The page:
One of the reasons quoted most often by those who refuse to get vaccinated against COVID-19 is the hypothesis that vaccines cause infertility.
As we already know, mRNA-based vaccines (Pfizer and Moderna) do not interact with the DNA inside the cell nucleus, so they do not influence their own genetic material, and the Johnson & Johnson (viral vector) and Astra Zeneca (attenuated adenovirus) vaccines are designed as conventional vaccines that stimulate the immune system to produce antibodies against the viral spike protein.
The hesitation among women of childbearing potential has been fuelled by the widespread online hypothesis that the spike protein from anti-Covid vaccines has significant similarities to a protein which is vital in the formation of the human placenta (Syncytina-1).
Can COVID-19 vaccines cause infertility?
According to this hypothesis, post-vaccination, a cross-immune reaction would occur, which would cause the immune system to accidentally attack Syncytina-1, which would prevent the implantation of the newly formed embryo and lead to pregnancy loss. It is true that those who introduced this hypothesis did not explain why the same mechanism would not cause infertility in women infected with the SARS-CoV-2 virus.
From a morphological point of view, Syncytina-1 is a protein consisting of 538 amino acids with a size of 73 kDa, while the SARS‐CoV‐2 spike protein has 1,273 amino acids with a size of 180-200 kDa, but the longest similar sequence between the two proteins measures only four amino acids.
A team led by immunologist Akiko Iwasaki of Yale Medical University studied the reactivity of 3,000 different types of human proteins to antibodies formed by the natural infection with the SARS-CoV-2 virus and the anti-COVID-19 vaccination and, most importantly, observed a lack of reactivity between Syncytina-1 and the spike protein.
The result of a study on 171 female subjects—37.8% were seropositive (had anti-SARS‐CoV‐2 antibodies: 64.8% following the vaccine and 35.2% following COVID-19 infection), the rest being seronegative (had not been infected or vaccinated)—that analysed the results of the in vitro fertilization procedure found that there were no statistically significant differences between the rate of embryonic implantation in vaccinated patients (80% implantation rate), in those that had been infected (implantation rate of 73.7%), and in the seronegative subjects (73.9%).
Moreover, the natural infection or the antibodies resulting from vaccination did not have a negative effect on ovarian function or egg quality.
However, the most important argument against the female infertility hypothesis can be drawn from the US V-Safe Vaccine Safety Monitoring Registry, where, by the end of March 2021, about 4,800 women had reported post-vaccination or peri-vaccination pregnancy (in the days adjacent to vaccination).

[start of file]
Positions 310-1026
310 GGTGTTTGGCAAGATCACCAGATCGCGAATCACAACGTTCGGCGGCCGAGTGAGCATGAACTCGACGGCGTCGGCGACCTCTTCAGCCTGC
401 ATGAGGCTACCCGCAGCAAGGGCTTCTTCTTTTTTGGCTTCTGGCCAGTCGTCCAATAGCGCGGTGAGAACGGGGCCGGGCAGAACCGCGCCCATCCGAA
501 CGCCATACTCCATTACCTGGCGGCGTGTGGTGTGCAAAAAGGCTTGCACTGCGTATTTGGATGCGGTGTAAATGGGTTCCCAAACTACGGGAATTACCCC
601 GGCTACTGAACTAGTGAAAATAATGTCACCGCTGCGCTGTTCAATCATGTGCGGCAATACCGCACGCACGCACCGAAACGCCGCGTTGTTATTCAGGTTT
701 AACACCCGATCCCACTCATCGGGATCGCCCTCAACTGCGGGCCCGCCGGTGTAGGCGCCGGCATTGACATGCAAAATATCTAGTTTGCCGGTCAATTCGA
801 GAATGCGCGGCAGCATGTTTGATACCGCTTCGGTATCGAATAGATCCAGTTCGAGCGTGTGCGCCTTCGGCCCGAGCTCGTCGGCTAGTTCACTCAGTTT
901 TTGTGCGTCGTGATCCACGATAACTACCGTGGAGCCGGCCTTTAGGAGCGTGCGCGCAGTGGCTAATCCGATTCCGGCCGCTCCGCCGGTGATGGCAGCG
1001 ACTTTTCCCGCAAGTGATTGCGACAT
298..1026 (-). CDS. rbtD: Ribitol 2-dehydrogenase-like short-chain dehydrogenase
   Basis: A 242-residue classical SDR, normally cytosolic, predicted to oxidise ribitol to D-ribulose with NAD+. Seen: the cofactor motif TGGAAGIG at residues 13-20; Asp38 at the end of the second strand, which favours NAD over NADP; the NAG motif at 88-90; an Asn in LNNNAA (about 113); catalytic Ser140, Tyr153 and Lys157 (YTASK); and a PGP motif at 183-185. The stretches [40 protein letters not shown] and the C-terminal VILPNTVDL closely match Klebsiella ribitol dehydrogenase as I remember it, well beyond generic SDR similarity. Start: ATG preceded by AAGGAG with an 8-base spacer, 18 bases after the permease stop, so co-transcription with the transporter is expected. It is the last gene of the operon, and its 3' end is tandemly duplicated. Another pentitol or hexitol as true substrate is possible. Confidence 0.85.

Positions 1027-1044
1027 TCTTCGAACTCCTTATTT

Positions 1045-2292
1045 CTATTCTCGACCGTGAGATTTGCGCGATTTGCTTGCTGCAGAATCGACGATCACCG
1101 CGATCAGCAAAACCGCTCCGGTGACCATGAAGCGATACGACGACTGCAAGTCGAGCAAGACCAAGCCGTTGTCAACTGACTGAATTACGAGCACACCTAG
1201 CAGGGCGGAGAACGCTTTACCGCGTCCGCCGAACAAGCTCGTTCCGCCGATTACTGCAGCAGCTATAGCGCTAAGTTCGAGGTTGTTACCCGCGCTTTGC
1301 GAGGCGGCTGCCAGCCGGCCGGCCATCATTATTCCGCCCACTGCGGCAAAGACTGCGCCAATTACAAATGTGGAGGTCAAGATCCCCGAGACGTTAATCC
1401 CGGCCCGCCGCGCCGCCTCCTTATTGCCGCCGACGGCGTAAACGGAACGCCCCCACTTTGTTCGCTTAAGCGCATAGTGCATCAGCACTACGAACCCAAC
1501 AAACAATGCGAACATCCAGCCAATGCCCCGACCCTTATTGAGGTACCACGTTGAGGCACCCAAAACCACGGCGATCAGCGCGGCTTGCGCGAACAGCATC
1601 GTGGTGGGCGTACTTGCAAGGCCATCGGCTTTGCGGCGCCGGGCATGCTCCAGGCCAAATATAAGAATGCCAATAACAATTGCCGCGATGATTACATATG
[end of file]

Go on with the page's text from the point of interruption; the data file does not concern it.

Expert advice from the Royal College of Obstetricians and Gynaecologists in Great Britain is that women trying to get pregnant should not avoid vaccination, and those who become pregnant after the first vaccine dose should complete the second dose (eight weeks after the first dose). The obtained antibodies are able to prevent severe complications of the SARS-CoV-2 infection.
From the male perspective of the infertility hypothesis, several mechanisms have been explored that could explain how the SARS-CoV-2 infection would affect the male reproductive system:
• male reproductive system cells express ACE2 receptors that play an important role in the COVID-19 pathogenesis, thus becoming a target for the virus;
• secondary inflammatory and immune response during viral loading can cause oxidative stress and increased DNA methylation and fragmentation;
• high temperature during active viral infection can cause the virus to cross the blood-testicular barrier and enter the seminiferous tubules (which produce the sperm), causing orchitis (inflammation) that could lead to infertility.
Moving beyond the theoretical possibility of male infertility following the SARS-CoV-2 infection, the question that has led many to wait remains: can anti-Covid vaccines cause infertility?
It should be noted that to date, few studies have analysed the impact of anit-Covid vaccines on sperm parameters.
There are two studies conducted on 43 and 45 men, respectively, that evaluate the effect of mRNA vaccines on sperm quality before and after vaccine doses, which concluded that there is no decrease in sperm quality.
A retrospective cohort study (by accessing the TriNetX LLC Dataworks Network) identified 663,774 men vaccinated with at least one dose of the anti-Covid vaccine and 9,985,154 unvaccinated, and the results of the analysis showed a low risk of orchitis/epididymitis after vaccination, a result that is consistent with other studies that do not find a causal relationship between anti-Covid vaccines and secondary effects on the reproductive system.
The Society for Male Reproduction and Urology, part of the American Society for Reproductive Medicine, stated on January 9, 2021 that none of the studies that looked at the impact of the vaccine on male or female fertility generated data to support a negative impact on fertility.